She taught me to keep a child-like view of the world and its wonders. And I miss that so much.

It is an appropriate season to break my writing silence about her since she loved the holidays. At Thanksgiving, we shared our day with a traditional family meal, but the highlight of the weekend was Black Friday when Linda led us to the mall to have our photo taken with Santa. Shopping was secondary to this non-negotiable ritual and we had an abundance of laughs squeezing into Santa’s booth, knocking down small children to be first in line.

santa-photo-2004-editedLinda didn’t have an easy life.

She was a teenage mother and she and her childhood sweetheart raised four rambunctious children. Finances were tight and there were crises throughout the years, the worst being the loss of her 16-year-old son Danny from cancer. She could have justified an attitude tainted with bitterness, anger, and depression but instead she continued to bless us with a beautiful smile accented with the sound of her laughter.

During the last years of her life, her family included a beloved dog named Lady Bug, a Peek-A-Poo with an attitude. Linda always said she could not bear the thought of losing her and Lady Bug outlived her in the end, sparing my sister from enduring this sorrow.

Close calls.

She had inoperable uterine cancer in the mid-1980’s, postponing a trip to the doctor until she had insurance to cover the treatment costs. We thought we were going to lose her and I did the typical bargaining with God, asking for more time in exchange for never taking her for granted again. My prayer was answered and life went on with me taking her for granted.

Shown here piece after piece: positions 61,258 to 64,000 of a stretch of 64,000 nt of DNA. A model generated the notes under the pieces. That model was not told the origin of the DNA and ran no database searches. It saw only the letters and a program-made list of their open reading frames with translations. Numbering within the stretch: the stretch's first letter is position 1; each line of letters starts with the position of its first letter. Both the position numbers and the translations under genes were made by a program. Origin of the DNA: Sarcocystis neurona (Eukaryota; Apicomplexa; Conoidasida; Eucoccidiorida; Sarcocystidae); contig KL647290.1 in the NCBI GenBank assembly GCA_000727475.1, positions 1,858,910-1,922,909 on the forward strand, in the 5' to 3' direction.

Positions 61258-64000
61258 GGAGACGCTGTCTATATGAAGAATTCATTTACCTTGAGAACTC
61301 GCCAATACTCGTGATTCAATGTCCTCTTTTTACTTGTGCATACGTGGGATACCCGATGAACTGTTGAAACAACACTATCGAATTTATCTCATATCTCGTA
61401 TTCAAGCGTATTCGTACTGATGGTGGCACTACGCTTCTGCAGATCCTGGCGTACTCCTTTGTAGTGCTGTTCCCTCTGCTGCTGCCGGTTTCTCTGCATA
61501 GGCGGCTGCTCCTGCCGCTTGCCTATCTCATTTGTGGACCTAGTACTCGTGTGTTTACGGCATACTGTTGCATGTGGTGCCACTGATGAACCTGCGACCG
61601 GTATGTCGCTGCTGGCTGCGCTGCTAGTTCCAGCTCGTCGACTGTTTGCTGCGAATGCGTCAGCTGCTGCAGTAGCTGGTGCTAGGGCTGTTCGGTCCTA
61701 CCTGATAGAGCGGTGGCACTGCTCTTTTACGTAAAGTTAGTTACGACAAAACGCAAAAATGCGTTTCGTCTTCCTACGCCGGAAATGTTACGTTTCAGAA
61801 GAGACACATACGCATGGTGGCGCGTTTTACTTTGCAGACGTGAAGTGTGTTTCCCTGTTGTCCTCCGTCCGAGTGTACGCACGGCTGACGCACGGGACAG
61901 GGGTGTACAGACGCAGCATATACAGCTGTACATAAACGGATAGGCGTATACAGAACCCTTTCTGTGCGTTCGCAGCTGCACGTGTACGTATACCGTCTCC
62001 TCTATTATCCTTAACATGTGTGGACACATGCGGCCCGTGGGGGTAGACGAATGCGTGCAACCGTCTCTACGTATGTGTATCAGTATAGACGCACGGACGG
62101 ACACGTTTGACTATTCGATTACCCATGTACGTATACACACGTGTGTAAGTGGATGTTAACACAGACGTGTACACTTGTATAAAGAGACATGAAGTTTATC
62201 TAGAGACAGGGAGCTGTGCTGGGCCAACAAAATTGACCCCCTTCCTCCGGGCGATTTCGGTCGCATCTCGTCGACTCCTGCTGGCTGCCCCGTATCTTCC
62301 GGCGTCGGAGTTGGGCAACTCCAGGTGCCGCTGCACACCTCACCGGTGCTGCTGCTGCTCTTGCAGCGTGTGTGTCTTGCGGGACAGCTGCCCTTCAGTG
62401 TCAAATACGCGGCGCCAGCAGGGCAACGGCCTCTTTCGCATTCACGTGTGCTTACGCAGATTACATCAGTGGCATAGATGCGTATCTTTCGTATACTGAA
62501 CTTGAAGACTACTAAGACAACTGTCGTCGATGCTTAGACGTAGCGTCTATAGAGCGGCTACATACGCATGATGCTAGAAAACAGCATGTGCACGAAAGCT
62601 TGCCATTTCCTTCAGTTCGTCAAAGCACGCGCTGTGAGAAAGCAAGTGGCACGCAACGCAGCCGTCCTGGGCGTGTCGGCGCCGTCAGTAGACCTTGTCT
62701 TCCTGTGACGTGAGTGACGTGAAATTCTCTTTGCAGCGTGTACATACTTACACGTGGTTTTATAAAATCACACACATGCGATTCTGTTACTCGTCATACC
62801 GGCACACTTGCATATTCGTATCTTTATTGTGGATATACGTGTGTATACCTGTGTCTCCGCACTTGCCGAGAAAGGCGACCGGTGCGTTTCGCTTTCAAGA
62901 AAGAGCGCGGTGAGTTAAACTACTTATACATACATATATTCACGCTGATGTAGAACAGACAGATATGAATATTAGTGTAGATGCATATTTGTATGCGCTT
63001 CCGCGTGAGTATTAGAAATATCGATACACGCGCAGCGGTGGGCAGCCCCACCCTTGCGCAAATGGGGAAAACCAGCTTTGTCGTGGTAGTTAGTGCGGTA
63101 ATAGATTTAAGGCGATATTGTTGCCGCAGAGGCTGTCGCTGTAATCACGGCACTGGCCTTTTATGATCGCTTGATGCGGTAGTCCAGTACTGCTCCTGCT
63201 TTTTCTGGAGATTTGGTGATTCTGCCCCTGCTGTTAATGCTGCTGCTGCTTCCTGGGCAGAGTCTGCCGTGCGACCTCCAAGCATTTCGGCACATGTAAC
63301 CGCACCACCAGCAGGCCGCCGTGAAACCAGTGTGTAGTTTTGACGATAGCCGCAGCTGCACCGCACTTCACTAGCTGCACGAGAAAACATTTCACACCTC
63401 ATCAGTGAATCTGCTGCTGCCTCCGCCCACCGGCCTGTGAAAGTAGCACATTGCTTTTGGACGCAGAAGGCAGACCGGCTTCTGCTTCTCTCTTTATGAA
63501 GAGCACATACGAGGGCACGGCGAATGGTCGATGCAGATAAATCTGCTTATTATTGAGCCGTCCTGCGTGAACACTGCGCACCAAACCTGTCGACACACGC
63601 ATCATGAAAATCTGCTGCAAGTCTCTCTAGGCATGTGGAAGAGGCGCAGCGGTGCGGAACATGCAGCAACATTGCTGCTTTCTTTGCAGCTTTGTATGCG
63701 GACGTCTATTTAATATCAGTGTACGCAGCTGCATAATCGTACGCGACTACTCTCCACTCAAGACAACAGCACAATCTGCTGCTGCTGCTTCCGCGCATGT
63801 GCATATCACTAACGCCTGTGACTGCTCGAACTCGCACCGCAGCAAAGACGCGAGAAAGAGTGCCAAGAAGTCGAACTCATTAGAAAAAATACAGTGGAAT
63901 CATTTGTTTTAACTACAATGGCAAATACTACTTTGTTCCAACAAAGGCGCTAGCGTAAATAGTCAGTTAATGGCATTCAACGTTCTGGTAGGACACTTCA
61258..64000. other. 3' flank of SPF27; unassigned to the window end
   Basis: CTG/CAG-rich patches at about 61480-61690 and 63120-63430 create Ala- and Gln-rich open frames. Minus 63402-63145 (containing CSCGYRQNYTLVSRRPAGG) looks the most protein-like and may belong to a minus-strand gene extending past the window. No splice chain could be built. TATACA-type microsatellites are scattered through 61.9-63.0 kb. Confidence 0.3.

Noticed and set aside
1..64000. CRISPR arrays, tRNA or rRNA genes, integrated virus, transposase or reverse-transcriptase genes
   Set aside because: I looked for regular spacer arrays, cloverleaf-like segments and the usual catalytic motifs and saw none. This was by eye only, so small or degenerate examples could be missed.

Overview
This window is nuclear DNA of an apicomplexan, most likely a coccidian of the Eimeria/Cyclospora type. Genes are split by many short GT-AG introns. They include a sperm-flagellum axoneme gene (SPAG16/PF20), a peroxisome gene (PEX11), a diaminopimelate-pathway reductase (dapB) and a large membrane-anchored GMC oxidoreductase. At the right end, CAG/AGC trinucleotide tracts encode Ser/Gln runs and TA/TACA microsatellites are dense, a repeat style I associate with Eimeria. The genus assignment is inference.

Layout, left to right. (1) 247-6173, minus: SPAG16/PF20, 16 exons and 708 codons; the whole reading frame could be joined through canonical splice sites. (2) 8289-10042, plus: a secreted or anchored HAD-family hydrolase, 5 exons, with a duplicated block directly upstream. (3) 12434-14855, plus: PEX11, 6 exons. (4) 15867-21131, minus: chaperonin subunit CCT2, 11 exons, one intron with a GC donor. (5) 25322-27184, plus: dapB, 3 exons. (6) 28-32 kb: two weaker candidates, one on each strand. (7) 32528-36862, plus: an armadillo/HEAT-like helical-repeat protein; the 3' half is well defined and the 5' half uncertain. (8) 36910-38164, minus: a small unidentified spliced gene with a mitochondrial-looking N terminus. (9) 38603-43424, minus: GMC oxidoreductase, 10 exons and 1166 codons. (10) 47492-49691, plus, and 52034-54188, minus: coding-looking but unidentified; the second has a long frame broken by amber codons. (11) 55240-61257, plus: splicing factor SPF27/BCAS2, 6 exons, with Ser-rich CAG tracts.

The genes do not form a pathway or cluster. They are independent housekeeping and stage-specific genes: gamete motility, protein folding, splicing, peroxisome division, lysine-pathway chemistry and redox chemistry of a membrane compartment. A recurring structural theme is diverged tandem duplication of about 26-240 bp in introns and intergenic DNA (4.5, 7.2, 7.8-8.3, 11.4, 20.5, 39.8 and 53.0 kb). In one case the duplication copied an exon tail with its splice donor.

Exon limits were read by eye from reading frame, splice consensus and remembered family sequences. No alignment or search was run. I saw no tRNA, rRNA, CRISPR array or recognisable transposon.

In the 1990’s a new cancer embedded in her colon and the surgeon prepared us for the worst predicting stage IV. I’ll never forget the night before her surgery when she and I dashed into the grocery store for something and ran into a family friend.

Linda told her she was going to have surgery the next day and Mavis looked concerned and asked, “What for?” Linda grinned and chirped, “Colon cancer!” like she had just won Publisher’s Clearing House. She and I immediately doubled over laughing until we cried and peed our pants. That is the way it was with Linda. You never got together with her without someone needing a change of underwear.

Once again I met God at the bargaining table negotiating for more time with my precious sister. I promised I would appreciate every single day with her if only we could have her for a few more years. Miraculously her cancer was stage I, cured with surgery. She adjusted to life with a permanent colostomy and we adjusted to having her alive, forgetting that our time with her was borrowed.

The final diagnosis.

The final diagnosis was lung cancer and this time there was no cure. She wasn’t a surgical candidate but embraced radiation and chemo with a spirit of “I’m going to beat this!” When the tumor didn’t shrink she made the brave decision to stop treatment and entered the hospice program.

Thus began six months of renewal when she gained weight, restored some of her strength, and sprouted hair with uncharacteristic natural curl. We spent heaps of time together talking, crying, laughing, and changing our underwear. There was no forgetting that each day was a gift and she helped us prepare for the pending loss reflecting her faith in a loving God who would carry us through it.

Photo courtesy depositphotos: used with permission

Photo courtesy depositphotos: used with permission

The aftermath.

And now we live on; a family forever changed without Linda’s spirit of love, life, and laughter.

And none of us has been able to bear the thought of having a photo taken with Santa on Black Friday.

Do you have adult siblings? How do you make sure you don’t take them for granted? If you have lost a sibling how are you doing?